You need to base your business plan on what your area of the world will buy/support. Where I live the folks expect to buy 7 rooms of furniture for $400; it would pretty hard to sell them anything though breadboards at a craft show may do well (no idea, just guessing). Point being what works for anyone else may not do it for you. I don’t want to rain on your parade, but I keep thinking about what someone else said concerning woodworking: the best way to make a small fortune in woodworking is to start with a large one.

-- Our village hasn't lost it's idiot, he was elected to congress.

View JAAune's profile

JAAune

1769 posts in 2154 days


#3 posted 04-23-2017 04:36 AM

Fine furniture can be very profitable but expect to spend 10 years building a reputation. Also, $20,000 doesn’t go far when building out a custom woodworking shop. The downside to custom is that you need to own a lot of tools to handle a wide variety of work.

Coming up with a narrower product line makes it possible to earn more money with a smaller space and less tools. Forget about specific tools for now and start coming up with product ideas. Make prototypes with your existing tools and test the market until you find some that sell for a decent price. Only then should you start investing in tools to ramp up production because then you’ll know exactly what’s needed.

-- See my work at http://remmertstudios.com and http://altaredesign.com

View clin's profile

clin

751 posts in 834 days


#4 posted 04-23-2017 05:20 AM

Plastics!

Please, please let someone get the joke.

-- Clin

View pontic's profile

pontic

503 posts in 446 days


#5 posted 04-23-2017 01:11 PM

’ I agree with Fred. I’ve made a few very big projects and a few more medium sized ones. My biggest seller? The 25dollar foot stool. Started making them from off cuts and scrap. Now it production run them and sell them at the event fairs and such twice a year. Usually sell all I make. Profit margin? A paltry 13% when you consider all the costs.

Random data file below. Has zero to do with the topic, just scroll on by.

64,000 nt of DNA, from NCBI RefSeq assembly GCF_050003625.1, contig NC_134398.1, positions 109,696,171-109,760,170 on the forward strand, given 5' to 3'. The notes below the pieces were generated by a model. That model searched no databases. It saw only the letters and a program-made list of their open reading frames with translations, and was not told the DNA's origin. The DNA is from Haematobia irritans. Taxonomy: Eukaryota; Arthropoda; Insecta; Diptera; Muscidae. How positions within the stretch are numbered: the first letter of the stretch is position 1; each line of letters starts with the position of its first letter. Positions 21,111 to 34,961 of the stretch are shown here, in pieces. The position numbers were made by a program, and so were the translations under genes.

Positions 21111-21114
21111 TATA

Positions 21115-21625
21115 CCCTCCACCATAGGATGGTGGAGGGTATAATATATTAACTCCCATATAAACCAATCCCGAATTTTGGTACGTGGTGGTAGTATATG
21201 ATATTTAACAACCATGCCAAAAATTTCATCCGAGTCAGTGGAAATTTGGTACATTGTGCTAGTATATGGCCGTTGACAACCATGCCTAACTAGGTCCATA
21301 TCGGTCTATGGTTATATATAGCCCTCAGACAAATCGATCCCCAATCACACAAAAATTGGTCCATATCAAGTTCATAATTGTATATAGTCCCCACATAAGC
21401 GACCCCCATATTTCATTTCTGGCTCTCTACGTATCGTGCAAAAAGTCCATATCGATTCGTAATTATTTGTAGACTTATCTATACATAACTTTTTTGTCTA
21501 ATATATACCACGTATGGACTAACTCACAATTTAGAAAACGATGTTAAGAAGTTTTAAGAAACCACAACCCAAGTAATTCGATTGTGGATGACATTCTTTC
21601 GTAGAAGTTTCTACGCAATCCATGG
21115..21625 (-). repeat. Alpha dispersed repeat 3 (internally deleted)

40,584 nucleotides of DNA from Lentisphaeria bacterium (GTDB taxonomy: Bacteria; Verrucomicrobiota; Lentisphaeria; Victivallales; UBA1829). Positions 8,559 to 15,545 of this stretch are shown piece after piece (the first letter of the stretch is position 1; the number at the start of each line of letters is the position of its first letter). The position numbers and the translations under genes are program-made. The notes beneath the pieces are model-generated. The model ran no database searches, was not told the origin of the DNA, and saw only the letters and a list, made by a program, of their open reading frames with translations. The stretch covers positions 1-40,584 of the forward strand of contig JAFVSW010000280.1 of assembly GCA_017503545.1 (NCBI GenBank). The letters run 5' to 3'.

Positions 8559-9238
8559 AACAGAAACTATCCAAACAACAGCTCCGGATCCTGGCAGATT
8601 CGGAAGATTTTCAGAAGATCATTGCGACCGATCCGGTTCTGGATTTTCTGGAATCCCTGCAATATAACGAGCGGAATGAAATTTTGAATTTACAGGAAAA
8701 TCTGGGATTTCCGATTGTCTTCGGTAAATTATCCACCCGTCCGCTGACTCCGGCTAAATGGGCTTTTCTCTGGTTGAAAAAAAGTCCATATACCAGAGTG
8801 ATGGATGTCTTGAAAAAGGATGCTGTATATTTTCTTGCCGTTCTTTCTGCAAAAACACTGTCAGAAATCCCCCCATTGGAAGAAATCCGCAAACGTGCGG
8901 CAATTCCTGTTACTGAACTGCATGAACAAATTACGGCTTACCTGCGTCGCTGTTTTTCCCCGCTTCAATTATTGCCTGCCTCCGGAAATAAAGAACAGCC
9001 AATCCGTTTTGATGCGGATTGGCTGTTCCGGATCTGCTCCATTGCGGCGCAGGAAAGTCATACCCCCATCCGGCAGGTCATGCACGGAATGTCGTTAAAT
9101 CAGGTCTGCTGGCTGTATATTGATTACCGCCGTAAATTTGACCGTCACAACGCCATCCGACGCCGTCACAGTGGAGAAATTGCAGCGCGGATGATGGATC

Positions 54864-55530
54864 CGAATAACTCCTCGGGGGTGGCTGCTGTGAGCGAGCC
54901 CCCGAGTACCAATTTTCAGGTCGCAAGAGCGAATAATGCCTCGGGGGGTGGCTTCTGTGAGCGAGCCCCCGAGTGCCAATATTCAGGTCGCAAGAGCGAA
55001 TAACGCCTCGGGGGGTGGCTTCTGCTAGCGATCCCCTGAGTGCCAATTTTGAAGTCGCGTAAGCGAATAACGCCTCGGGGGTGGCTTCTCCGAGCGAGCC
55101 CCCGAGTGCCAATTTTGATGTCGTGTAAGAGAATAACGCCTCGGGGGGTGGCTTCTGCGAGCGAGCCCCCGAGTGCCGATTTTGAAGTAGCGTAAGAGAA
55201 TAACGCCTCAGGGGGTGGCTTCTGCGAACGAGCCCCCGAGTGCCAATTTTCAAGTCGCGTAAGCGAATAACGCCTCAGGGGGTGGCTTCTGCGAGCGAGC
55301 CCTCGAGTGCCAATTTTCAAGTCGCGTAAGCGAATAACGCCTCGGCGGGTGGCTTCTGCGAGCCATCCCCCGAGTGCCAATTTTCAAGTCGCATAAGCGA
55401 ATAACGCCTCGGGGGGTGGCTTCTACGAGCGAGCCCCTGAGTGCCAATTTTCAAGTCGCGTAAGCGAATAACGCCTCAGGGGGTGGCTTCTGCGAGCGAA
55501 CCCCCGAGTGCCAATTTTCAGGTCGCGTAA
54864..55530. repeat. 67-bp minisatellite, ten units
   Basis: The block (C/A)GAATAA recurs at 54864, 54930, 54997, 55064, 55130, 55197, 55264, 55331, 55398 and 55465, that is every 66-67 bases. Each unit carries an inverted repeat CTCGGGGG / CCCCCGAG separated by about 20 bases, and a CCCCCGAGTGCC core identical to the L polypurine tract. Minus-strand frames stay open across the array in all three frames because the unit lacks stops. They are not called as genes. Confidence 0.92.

-- Illigitimii non carburundum sum

View rodneywt1180b's profile

rodneywt1180b

154 posts in 224 days


#6 posted 05-05-2017 09:25 PM

What does the investor expect in return?
I would think really hard before I borrowed the money to start a woodworking business. Most successful small businesses either don’t have debt or keep it to an absolute minimum.
I sell canes on the side but there’s no way I could call it a real moneymaker. Mostly it pays for my supplies and maybe a few beers every now and again.
Rodney

-- Rodney, Centralia, WA, USA www.etsy.com/shop/ASturdyStick

View cabmaker's profile

cabmaker

1622 posts in 2647 days


#7 posted 05-06-2017 12:52 AM



Plastics!

Please, please let someone get the joke.

- clin

Yep…...the graduate with dustin hoffman…...thats what the one dude told him to pursue.

View Nubsnstubs's profile

Nubsnstubs

1207 posts in 1568 days


#8 posted 05-06-2017 12:56 AM


Plastics!

Please, please let someone get the joke.

- clin

Yep…...the graduate with dustin hoffman…...thats what the one dude told him to pursue.

- cabmaker

And Mrs. Robinson was a benefit for the young stud… The movie was good in it’s day. Loved it.. ..... Jerry (in Tucson)

-- Jerry (in Tucson) www.woodturnerstools.com

View Ger21's profile

Ger21

1074 posts in 2969 days


#9 posted 05-06-2017 01:02 AM